- About Us
- Career Center
- Nano-Social Network
- Nano Consulting
- My Account
June 30th, 2005
Chris Phoenix: Two Stanford researchers have written and published a paper suggesting that it would be easy for terrorists to injure or kill hundreds of thousands of people by putting botulism in our milk.
In a sense, this is playing a deadly serious game called "How smart are the terrorists?"
A few commentators on our blog have questioned whether CRN should be publicizing the detailed technical information that we do, explaining exactly why and how molecular manufacturing could lead to massively disruptive advances in technical capability. But talking about molecular manufacturing does not have the same potential short-term downside; no hostile power can act on the idea quickly. So we have more time for the contest of wits. And the key technical ideas were published more than a decade ago. Doing nothing is essentially guaranteed to lead to the implementation of the idea -- but without any chance to prepare for the impact of the technology.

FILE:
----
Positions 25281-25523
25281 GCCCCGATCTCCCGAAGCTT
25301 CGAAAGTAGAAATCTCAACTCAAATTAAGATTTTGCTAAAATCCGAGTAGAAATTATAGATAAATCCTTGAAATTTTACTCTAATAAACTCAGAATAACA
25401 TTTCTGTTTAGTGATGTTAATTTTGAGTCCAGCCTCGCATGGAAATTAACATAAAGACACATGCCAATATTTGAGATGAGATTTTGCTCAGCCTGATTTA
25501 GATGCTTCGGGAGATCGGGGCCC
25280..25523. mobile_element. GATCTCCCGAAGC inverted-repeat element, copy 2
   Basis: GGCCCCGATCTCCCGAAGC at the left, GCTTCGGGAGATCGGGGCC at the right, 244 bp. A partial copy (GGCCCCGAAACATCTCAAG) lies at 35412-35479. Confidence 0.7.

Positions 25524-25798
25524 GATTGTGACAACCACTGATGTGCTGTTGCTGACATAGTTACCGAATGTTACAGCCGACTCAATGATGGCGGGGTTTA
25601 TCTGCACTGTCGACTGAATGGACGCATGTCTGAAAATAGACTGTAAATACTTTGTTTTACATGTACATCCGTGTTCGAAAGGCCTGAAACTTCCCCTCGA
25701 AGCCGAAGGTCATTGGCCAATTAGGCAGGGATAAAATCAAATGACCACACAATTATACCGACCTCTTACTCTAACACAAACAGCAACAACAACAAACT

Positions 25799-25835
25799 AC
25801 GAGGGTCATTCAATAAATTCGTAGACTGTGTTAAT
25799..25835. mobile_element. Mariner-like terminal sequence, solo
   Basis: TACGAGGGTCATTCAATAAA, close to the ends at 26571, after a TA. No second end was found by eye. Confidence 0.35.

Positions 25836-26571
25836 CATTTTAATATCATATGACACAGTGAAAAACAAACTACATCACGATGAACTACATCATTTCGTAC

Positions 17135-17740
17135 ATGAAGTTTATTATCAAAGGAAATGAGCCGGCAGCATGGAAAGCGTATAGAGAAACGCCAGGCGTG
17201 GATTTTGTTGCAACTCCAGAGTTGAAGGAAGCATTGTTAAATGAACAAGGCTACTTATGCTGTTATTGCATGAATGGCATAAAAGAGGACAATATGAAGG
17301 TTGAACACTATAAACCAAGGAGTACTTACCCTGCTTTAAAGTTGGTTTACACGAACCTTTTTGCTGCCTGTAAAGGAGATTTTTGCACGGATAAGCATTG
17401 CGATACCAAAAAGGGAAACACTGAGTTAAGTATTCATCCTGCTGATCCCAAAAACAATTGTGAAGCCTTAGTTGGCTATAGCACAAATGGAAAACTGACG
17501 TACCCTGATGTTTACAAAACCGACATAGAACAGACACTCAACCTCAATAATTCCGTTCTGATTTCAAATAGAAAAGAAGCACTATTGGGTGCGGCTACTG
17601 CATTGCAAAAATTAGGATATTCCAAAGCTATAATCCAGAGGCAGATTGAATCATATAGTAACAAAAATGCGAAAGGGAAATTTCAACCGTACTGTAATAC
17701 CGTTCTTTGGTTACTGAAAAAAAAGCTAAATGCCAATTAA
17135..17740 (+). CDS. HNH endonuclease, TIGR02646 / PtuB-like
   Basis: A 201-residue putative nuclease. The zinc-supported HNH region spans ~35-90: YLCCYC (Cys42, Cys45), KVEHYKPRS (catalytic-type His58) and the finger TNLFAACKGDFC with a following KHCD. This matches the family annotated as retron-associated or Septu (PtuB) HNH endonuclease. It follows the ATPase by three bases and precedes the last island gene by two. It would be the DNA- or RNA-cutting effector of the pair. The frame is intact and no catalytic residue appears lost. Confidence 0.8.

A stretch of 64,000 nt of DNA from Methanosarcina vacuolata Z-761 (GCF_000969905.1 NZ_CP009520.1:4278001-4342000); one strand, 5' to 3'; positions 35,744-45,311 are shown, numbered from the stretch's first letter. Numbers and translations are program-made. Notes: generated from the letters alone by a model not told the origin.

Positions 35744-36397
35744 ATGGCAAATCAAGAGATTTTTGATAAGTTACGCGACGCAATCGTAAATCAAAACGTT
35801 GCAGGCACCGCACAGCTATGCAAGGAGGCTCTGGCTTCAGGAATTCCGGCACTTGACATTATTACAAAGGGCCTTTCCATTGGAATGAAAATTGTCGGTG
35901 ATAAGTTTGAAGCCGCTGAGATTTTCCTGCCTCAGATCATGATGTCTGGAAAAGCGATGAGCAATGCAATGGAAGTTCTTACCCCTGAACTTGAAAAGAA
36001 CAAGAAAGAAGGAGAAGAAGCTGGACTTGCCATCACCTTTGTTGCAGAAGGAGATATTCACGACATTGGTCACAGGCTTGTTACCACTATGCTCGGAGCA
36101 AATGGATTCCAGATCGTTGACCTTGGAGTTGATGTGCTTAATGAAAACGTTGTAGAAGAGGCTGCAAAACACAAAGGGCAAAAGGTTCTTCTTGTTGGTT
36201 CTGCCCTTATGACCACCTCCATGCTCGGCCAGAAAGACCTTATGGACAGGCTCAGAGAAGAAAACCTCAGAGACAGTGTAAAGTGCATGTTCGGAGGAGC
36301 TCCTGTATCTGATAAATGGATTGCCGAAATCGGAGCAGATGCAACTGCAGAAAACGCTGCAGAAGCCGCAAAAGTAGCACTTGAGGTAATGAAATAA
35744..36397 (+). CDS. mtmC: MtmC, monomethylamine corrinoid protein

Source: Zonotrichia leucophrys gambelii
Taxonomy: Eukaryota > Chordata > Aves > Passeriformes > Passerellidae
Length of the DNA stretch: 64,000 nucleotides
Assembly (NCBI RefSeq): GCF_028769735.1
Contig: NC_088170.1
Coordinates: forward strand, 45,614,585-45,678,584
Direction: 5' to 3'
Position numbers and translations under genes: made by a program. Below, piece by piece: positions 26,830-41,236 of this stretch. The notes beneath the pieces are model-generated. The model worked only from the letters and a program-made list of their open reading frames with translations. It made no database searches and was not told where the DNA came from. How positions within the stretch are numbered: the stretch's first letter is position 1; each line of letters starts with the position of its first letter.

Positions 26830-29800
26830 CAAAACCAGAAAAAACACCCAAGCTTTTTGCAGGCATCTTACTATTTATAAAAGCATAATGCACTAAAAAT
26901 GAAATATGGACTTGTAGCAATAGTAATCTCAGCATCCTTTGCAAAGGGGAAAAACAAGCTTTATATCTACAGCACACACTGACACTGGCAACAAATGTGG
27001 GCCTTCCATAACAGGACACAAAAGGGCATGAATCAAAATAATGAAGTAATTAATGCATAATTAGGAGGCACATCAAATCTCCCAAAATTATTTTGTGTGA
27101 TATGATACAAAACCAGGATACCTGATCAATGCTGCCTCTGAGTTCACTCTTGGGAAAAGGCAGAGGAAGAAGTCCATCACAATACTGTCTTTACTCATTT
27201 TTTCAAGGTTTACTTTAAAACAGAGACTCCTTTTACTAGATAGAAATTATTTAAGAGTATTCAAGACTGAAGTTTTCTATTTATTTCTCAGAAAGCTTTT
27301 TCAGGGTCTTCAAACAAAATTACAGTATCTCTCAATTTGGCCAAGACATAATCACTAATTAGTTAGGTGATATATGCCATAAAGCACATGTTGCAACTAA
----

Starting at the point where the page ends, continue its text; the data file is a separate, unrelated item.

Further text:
|Related News Press|
Preparing for Nano
Searching for a nanotech self-organizing principle May 1st, 2016
Nanotechnology is changing everything from medicine to self-healing buildings: Nanotechnology is so small it's measured in billionths of metres, and it is revolutionising every aspect of our lives April 2nd, 2016
Durnham University's DEEPEN project comes to a close September 26th, 2012